"You will be the highest paid pilots in the industry"
A Different Career
Following the demise of Pride Air, and while still awaiting a legal resolution regarding my job at Continental, I started my own consulting business. Surprisingly, it was quite successful from the beginning. But I missed flying. Of course, flying the F-14 part time in the reserves was great. But having been promoted to Commander, I knew my time flying in Navy aircraft would soon be coming to a close in the not too distant future.
While working with a defense contractor - and an old friend and former POW from our 1972 USS Midway cruise - I learned that he would soon be leaving his company. Like me, he missed flying and had applied and been hired by a new, upstart airline named America West Airlines. He kept me abreast of the airline's rapid growth and recommended I apply.
Eventually, I did, and was hired in January of 1987. It meant a large cut in income, but my wife offered to go back to teaching. I was happy with the opportunity to be flying full time again. Moreover because of the airline's rapid growth, I upgraded to Captain in a little over 12 months.
It must be noted that although it may be called "flying" for both, there really is no relationship, nor can there be any comparison between flying as a Navy aircraft carrier fighter pilot and flying as an airline pilot. The two professions exist in entirely separate and different universes. Any comparison of the two is illogical. The skills required of each are hardly similar, nor interchangeable. Nevertheless, although hardly equal, both can still be challenging, enjoyable, and rewarding, each in their own separate and unique ways.
For a while my two flying careers delightfully overlapped. I had the best of both worlds - flying both as a commercial B-737/300 airline pilot and as a Navy Reserve F-14A fighter pilot, concurrently. Then, when my 21 years of active and reserve naval service came to an end, I was most fortunate at that point to be able to continue on with my airline flying career to the present day.
Nevertheless while I enjoyed airline flying, it naturally lacked the competitiveness and challenge I had so grown accustomed to as a Navy fighter pilot. Perhaps that is why I accepted a position with our pilots' union, ALPA.
When asked to help negotiate for the Air Line Pilot Association, our first ever pilot contract at America West (although it did present personal problems), I accepted. The result was the first ever labor contract at America West - a 5-year, several hundred-million dollar pact of significant pay and benefit increases. Unfortunately, it still fell far short of industry standards, but it was an essential and beneficial, major first step for our pilots.
Prior to my experience in negotiating our first pilot labor contract, I had earlier assisted in finally bringing Air Line Pilots Association (ALPA) representation to all our pilots, after two earlier failed attempts. Although I later shunned official union office, I was usually available and often worked with both airline and union officials in problem solving, creating a better work environment, and in improving our operations for both pilots and our passengers. Indeed my previous experience at Continental Airlines, Padres Air Travel, and Pride Air - not to mention the US Navy - gave me unique and valuable experience to assist.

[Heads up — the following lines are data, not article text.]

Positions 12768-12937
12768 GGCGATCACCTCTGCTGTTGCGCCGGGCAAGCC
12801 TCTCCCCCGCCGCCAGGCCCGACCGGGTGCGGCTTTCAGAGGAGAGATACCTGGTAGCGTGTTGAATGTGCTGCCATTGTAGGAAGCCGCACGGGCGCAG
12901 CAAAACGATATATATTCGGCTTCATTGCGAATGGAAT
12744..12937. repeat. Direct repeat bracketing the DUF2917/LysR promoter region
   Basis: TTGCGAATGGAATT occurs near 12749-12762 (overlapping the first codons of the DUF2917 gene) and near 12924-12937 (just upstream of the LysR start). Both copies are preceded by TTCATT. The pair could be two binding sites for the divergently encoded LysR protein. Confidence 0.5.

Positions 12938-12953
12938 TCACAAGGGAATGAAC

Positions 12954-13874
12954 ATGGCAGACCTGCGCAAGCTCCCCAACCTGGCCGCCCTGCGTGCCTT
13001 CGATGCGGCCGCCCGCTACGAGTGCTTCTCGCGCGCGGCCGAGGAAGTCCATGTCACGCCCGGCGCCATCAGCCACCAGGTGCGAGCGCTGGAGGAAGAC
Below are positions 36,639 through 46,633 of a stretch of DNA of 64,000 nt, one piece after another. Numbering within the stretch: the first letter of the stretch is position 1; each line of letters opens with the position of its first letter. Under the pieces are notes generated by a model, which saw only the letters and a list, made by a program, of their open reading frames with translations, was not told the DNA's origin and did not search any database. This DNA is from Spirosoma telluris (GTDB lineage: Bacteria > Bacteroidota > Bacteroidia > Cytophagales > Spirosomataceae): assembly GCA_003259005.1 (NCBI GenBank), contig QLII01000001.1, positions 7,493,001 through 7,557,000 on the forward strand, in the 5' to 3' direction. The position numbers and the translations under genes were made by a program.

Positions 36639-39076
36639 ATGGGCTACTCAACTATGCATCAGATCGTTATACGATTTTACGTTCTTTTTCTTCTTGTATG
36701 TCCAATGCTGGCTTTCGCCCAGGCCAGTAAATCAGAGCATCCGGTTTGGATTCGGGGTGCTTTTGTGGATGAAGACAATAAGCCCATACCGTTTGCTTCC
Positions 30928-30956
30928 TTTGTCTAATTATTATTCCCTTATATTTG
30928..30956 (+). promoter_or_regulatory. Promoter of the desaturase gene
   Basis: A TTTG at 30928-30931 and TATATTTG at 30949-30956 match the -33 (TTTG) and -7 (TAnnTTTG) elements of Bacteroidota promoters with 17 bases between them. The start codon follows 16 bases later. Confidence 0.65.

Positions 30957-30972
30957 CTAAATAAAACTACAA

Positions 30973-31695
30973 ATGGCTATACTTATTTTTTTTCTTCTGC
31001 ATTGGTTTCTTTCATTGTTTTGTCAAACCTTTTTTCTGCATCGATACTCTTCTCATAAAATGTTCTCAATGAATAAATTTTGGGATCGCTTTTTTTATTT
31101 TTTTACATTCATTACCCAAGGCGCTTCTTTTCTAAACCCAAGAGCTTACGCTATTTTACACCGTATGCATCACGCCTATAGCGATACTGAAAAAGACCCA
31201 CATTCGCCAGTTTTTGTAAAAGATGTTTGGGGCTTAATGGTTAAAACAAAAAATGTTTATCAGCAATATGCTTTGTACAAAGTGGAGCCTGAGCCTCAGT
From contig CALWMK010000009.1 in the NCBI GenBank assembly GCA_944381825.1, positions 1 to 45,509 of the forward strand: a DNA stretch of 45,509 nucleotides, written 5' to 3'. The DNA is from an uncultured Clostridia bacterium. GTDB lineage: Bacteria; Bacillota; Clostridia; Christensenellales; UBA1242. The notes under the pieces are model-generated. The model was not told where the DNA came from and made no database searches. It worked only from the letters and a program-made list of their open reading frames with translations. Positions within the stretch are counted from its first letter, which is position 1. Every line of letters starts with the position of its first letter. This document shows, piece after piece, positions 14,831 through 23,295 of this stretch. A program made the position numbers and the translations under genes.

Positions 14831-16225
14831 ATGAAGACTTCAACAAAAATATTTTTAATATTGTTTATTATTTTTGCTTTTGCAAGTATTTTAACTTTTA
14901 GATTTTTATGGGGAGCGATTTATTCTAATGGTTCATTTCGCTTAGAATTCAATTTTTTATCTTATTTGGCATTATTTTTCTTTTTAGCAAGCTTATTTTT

As a perennial pilot advocate I also often worked upon request - both publicly and covertly - on many special projects as the need arose; and those "needs" often did arise!
One involved an effort to improve safety margins, and reduce our frequent, excessive and fatiguing 16-hour duty days.
One example of my efforts was a published Wall Street Journal letter I wrote concerning our fatiguing "Red-Eye Flights" during that time:
(WSJ Letter to Editor).
Over the many years of flying with America West Airlines (and now post-merger with the America West takeover of USAirways), I did have many enjoyable experiences, and great co-workers. However, when compared to my years and many experiences flying as a Navy fighter pilot, flying in harm's way off of aircraft carriers, my airline career although enjoyable, proved to be relatively mundane and unremarkable.
And that is exactly how I wanted it!
It is precisely how it should be in the airline business – nothing unusual.
Anyway, I already had had enough excitement for one lifetime, without adding anything to it.
Indeed I became quite happy, content, and proud in the safe, smooth, and efficient transport of my nearly two million + special airline passengers that I routinely carried and served to the best of my ability over the many years, despite the very rare challenge - and all without incident.
And to their credit, my many expert and dedicated flight deck and cabin crew-members made sure any unwanted "excitement" was always kept to a minimum, too. And I indeed thank them for that!
* "Cactus" - America West Airlines' original Air Traffic Control (ATC) call-sign was merely, "America West" followed by the aircraft's flight number. However, with other airlines having "west" also within their call-signs - i.e. Southwest, Northwest, Skywest, etc., this led to some confusion on ATC frequencies. The FAA suggested a change.
Therefore, a company contest was had to find a new, ATC call-sign. "Cactus" was the winner, reflecting the headquarters of America West Airlines (now USAirways) in Phoenix, Arizona which is surrounded by cactus.
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